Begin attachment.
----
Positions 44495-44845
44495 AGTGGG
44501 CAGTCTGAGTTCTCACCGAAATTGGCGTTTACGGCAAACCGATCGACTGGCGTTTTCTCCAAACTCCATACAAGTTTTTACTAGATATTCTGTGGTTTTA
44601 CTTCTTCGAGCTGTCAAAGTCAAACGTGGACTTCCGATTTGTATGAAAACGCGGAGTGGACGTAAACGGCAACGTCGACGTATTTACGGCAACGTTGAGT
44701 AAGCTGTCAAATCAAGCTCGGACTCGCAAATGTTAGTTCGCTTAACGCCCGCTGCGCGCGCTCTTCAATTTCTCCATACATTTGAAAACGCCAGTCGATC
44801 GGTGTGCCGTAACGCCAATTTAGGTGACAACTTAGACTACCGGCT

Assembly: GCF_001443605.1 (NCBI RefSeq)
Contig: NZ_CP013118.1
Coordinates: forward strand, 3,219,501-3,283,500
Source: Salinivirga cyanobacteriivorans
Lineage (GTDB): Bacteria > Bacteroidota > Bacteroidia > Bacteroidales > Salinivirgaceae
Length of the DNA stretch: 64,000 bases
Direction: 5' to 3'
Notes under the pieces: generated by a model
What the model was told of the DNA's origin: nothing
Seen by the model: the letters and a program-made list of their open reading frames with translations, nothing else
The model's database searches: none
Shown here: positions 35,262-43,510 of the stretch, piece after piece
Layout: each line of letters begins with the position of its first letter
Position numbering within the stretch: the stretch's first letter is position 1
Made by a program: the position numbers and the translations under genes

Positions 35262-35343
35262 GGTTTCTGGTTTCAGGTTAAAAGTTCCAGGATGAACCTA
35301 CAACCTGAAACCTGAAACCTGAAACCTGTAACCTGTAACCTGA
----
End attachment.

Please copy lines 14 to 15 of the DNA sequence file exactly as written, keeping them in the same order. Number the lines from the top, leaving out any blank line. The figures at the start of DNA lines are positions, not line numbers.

Notes under the pieces: generated by a model
What the model was told of the DNA's origin: nothing